You can beat the bloat by taking your time eating. Practice sitting down for each meal, taking mindful bites of each time. This will reduce the pace of digestion and decrease the amount of food you eat. Eating mindfully is all about listening to your body’s cues. When you feel full, honor that and stop eating!

5. Practice mindfulness

Did you know that practicing self-care can improve your digestive system? When you slow down your breath and thoughts, you switch from your sympathetic nervous system to your parasympathetic nervous system. This helps relax the stomach and brings circulation back to the stomach and intestine. Foods that make you gassy usually don’t get digested well in the intestine. Breathing and being mindful can help relieve the discomfort. When we’re stressed, our focus is not on our digestion. Practicing meditation, yoga, and deep breathing can help decrease bloating.

A woman practicing mindfulness meditation, which may help some people relieve bloating from foods that cause gas.

The Bottom Line

The biggest takeaway? Know your bloating triggers, especially before going on vacation! Bloating can put a damper on an evening, so knowing foods that cause gas can help you prevent digestive issues from happening in the first place! Now that you know common foods that cause bloating and foods that make you gassy, you can practice ways to alleviate stomach issues.

Altering your lifestyle a little bit may help resolve or decrease your problems with bloating. While you may identify one or two triggers for your gas and bloating, there may be other triggers that are leading to constipation and stomach bloating. Be sure to drink some Detox tea if you’re looking to ease bloating fast. The unique combination of superfood ingredients helps reduce belly bloat quickly and naturally. As with anything, if you’re having serious GI problems, talk to a doctor to see if FODMAPs could be to blame or if your body has other sensitivities.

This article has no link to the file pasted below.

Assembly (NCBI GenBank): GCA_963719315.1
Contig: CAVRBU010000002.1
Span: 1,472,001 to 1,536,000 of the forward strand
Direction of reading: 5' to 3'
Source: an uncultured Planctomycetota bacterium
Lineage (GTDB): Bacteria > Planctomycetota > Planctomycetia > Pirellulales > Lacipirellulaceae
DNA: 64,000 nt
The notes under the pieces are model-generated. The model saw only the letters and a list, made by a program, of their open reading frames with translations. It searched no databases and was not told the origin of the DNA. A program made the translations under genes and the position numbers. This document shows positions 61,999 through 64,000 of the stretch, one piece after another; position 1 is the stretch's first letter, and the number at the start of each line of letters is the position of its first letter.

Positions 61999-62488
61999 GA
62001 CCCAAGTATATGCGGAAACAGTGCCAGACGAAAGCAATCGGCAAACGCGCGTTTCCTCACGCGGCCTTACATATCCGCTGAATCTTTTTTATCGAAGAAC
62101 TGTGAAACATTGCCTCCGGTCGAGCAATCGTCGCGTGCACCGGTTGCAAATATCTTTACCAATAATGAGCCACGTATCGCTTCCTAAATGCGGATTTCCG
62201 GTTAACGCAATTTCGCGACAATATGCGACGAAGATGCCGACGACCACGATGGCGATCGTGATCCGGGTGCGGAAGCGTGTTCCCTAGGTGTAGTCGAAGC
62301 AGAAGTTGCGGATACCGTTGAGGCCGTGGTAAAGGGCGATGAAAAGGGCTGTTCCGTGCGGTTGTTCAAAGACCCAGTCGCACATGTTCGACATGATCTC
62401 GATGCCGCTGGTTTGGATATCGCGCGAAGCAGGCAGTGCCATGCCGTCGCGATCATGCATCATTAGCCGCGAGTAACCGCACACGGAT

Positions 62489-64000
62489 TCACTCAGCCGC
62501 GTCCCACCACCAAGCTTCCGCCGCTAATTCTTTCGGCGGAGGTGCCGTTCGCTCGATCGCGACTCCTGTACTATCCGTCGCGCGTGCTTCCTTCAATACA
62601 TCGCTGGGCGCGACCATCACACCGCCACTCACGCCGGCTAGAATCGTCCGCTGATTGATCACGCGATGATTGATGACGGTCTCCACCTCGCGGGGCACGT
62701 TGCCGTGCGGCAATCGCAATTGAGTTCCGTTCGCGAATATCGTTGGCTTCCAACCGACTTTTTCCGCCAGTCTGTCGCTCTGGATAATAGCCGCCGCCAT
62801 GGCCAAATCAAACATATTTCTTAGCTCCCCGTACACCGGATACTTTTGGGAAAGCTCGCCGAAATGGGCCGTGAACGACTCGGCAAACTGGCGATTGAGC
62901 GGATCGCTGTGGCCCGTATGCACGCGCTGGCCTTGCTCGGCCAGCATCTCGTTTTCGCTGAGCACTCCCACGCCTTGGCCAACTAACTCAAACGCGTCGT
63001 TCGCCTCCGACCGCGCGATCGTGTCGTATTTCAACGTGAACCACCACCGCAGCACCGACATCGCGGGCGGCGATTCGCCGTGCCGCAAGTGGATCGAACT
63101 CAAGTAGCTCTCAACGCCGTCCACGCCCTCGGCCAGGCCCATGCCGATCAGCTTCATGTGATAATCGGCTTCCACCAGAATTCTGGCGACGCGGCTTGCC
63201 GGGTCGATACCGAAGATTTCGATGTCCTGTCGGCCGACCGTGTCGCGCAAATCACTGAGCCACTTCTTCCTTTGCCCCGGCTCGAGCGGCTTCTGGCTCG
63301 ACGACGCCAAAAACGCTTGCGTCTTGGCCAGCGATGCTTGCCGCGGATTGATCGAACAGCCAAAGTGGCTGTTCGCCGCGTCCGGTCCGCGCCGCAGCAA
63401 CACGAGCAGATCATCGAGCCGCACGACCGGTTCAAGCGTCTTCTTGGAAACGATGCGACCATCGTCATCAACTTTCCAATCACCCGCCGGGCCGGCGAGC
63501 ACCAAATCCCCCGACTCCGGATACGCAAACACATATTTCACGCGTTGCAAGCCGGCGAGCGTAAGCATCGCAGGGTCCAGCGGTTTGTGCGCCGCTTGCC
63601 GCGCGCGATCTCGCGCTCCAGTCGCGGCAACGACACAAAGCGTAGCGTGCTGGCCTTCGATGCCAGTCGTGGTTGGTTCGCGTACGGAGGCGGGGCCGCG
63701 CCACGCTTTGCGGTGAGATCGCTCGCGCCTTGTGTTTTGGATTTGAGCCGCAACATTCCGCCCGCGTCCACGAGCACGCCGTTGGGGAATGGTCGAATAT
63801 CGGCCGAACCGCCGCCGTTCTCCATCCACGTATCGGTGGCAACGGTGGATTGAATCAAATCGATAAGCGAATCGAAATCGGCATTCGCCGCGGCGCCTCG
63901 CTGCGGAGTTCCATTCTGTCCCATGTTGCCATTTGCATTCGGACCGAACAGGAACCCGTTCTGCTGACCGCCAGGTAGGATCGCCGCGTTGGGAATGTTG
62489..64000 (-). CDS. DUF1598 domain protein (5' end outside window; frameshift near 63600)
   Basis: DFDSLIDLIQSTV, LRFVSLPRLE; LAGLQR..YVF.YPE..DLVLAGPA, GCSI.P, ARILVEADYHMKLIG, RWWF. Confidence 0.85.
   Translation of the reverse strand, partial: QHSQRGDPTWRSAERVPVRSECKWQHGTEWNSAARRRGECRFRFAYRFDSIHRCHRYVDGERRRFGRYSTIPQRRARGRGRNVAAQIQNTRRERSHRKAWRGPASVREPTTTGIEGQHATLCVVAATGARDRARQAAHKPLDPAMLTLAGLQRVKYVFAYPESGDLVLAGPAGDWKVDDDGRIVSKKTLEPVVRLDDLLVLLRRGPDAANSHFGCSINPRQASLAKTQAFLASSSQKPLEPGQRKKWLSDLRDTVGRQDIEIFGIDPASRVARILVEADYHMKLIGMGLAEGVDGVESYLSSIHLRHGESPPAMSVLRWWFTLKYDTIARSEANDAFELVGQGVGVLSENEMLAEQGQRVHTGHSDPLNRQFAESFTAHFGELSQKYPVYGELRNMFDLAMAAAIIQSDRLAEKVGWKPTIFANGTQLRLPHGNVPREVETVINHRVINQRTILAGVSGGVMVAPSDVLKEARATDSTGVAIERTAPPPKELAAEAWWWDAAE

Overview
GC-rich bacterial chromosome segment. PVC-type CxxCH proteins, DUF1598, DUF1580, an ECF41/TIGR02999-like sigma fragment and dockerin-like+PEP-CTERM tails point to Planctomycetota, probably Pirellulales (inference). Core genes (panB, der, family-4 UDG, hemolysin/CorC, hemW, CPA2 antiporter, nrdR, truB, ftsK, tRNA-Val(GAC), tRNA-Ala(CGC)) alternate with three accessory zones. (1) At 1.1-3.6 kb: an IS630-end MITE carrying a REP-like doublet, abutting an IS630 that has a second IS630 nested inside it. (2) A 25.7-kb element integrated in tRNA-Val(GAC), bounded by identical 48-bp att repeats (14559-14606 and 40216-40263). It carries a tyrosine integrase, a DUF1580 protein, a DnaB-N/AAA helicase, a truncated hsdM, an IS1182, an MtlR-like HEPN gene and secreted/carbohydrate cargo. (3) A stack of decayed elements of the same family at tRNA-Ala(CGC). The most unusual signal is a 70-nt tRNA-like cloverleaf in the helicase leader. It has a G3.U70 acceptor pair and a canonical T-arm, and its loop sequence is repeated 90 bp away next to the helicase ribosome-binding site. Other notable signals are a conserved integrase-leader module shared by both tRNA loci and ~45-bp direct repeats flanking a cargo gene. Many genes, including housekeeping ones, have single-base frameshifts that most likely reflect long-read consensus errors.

About The Author

Lauren Villa

Holistic Health Expert., M.P.H.

Lauren is a writer, artist, and yoga teacher and passionate about helping others live a healthy life. She has a Masters degree in Public Health with an emphasis in Maternal and Child Health and has a holistic outlook on the mind-body connection. When she isn’t writing, you will likely find her at the beach, painting, or writing poetry.

  • Certified Yoga Teacher
  • M.P.H., Maternal & Child Health
  • NASM Certified Nutrition Coach

Reviewed By

Liz Brown

Fitness & Nutrition Expert (CPT., FNS.)

Liz is a health & wellness expert, writer, and editor with over a decade of experience in the fitness & nutrition industry. She emphasizes research and simplifies complex topics to help make healthy living simple and sustainable. When she isn't researching and writing, she's sharing delicious recipes, easy DIYs, and home decor tips on her blog and social media.

More from Liz, visit: Personal Blog, TikTok, Instagram


  • NASM Certified Personal Trainer(since 2012)
  • NASM Certified Fitness Nutrition Specialist (since 2014)
  • Credentialed Coach Practitioner, Coach Training Academy
  • B.A. Liberal Studies (Health & Nutrition Sciences)
  • A.A. Liberal Arts (STEM)